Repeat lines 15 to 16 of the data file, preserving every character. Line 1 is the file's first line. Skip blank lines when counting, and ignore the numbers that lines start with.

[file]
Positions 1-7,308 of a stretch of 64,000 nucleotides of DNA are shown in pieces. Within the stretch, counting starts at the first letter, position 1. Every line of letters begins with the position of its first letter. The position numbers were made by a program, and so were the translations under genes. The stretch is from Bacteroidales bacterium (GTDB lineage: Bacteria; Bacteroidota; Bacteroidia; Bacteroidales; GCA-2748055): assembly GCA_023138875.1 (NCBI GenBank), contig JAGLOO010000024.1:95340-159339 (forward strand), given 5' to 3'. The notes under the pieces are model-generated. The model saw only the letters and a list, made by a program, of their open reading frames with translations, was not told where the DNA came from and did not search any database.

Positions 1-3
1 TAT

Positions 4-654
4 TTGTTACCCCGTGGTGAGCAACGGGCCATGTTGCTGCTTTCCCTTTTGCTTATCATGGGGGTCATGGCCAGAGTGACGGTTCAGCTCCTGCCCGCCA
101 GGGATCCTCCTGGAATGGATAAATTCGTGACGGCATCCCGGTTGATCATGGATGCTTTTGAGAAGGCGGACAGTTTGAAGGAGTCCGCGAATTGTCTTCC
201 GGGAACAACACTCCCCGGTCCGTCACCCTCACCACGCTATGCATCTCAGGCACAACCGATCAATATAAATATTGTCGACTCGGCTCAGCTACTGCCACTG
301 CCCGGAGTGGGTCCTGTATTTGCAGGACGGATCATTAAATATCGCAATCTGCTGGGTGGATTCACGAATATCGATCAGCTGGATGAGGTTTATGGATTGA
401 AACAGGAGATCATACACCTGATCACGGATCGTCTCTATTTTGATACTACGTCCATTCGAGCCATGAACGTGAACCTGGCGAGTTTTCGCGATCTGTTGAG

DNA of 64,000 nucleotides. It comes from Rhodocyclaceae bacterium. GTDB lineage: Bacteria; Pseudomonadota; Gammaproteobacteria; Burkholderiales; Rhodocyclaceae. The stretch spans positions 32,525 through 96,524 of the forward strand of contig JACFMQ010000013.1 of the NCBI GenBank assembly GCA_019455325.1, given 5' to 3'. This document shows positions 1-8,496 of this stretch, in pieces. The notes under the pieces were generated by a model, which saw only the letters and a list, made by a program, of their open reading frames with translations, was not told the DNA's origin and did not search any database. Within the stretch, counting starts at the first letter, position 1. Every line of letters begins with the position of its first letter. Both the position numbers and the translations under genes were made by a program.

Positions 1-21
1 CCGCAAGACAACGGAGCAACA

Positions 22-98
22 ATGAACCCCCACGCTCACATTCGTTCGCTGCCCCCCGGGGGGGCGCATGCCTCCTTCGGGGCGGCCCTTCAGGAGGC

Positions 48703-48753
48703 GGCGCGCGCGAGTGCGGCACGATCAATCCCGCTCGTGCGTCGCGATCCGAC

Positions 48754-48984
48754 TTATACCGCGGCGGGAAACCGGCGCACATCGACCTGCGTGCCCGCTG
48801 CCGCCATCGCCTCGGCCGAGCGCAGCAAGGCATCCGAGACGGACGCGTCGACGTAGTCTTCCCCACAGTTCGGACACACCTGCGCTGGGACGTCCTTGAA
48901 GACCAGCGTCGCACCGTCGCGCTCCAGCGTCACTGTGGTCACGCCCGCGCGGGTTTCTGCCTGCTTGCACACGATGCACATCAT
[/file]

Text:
Positions 48703-48753
48703 GGCGCGCGCGAGTGCGGCACGATCAATCCCGCTCGTGCGTCGCGATCCGAC